The marine section of the park displays wide variations in depth.  The underwater topography is characterised by a series of deep, east-west running channels which cut through the continental shelf and support a diverse coral growth. These channels begin in the depth of the abyss, cutting between the islands before petering out in sand flats or seagrass beds to the west of the main line of islands.  The islands themselves are oriented in a rough north-south line parallel to and at a distance of approximately 10km from the mainland.  Between the islands and the mainland lie shallow sandbanks, seagrass beds, and stands of mangroves.  
The islands are bordered on the west by tidal flats composed of coral rock and dead coral.  These flats are also extensive, up to 1km in breadth.  The fringing reef begins at the end of the coral flats.  Depth here falls away rather directly, in some cases vertically, to the abyss.  Depths of 200 metres occur extremely close to the coral fringing reef; the continental shelf  is quite narrow here.  Diving in these areas is spectacular as the reef here is generally well preserved; wind and waves and current,  and the vertical topography all combine to discourage local fishermen from diving and netting along the seaward reefs.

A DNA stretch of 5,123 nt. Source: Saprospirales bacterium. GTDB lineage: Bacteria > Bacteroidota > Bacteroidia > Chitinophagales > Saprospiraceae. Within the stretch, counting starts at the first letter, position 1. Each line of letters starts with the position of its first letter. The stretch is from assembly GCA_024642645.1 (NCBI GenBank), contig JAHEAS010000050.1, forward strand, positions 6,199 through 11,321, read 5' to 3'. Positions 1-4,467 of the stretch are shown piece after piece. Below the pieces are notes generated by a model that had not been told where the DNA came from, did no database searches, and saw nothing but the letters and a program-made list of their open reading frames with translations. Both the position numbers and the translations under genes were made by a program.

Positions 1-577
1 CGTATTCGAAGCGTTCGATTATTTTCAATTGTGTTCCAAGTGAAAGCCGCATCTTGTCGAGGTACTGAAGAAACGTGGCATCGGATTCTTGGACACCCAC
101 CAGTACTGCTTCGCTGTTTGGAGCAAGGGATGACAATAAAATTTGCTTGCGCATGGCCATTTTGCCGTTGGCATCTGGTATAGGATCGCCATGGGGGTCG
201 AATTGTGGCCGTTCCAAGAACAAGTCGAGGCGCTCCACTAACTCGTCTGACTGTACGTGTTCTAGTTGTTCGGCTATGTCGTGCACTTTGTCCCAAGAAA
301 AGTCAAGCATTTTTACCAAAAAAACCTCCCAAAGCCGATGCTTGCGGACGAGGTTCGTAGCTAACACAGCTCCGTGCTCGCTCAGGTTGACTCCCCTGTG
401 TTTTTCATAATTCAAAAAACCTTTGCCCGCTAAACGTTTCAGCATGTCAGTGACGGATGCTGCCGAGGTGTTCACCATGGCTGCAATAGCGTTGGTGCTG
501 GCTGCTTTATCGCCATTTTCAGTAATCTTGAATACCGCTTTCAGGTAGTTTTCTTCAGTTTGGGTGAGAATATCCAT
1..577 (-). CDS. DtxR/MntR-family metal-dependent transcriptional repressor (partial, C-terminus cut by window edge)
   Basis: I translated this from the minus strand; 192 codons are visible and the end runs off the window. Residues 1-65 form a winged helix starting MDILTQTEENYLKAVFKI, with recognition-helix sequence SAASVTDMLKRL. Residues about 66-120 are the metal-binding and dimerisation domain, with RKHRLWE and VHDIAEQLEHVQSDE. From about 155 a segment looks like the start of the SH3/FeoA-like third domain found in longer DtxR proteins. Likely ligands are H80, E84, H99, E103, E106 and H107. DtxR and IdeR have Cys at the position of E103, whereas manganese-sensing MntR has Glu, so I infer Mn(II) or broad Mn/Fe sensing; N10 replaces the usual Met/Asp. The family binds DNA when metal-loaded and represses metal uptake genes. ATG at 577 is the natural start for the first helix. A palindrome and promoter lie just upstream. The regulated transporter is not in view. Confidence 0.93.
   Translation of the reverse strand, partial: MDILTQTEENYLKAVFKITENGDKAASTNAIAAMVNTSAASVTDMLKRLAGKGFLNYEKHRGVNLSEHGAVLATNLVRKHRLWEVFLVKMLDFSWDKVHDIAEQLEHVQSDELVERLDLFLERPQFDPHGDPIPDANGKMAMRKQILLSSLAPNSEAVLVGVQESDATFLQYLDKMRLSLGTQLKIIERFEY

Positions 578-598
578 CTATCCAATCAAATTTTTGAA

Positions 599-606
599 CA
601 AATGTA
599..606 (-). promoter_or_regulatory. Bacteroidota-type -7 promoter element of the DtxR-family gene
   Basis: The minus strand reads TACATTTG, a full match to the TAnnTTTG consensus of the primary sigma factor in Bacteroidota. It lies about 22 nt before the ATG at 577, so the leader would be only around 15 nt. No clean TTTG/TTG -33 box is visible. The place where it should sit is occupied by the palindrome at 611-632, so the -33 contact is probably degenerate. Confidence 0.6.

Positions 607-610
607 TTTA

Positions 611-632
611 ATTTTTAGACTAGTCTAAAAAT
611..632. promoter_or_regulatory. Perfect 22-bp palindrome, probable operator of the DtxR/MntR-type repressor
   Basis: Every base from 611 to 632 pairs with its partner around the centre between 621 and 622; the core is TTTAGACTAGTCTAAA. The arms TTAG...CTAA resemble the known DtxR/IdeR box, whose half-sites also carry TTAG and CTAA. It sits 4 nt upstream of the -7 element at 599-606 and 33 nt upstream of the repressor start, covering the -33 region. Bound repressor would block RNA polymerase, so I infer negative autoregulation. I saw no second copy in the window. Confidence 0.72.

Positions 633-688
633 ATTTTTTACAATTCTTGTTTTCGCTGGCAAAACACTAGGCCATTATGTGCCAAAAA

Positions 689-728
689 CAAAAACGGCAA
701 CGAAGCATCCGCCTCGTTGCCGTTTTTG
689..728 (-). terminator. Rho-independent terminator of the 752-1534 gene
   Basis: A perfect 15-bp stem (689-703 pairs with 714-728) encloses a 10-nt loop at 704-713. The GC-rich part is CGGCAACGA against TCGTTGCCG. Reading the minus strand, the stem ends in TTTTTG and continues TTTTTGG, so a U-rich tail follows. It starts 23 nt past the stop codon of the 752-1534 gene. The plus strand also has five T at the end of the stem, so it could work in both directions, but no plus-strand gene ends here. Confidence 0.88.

Terrestrial region of the Park
The Park region has been identified by various studies as priority areas for wildlife. Three important migratory routes for elephant transverse the area, following the coast and the Montepuez and Messalo river systems.  The inselbergs (isolated granitic mountains) of Meluco area not only spectacularly beautiful, but have been identified as a centre of plant and animal endemism, and have served historically as a refuge for elephants.  The local elephants have to a certain extent adapted themselves to the mountain environment, and one finds their tracks in the steepest and rockiest and most unlikely places.

The following species are present in the Park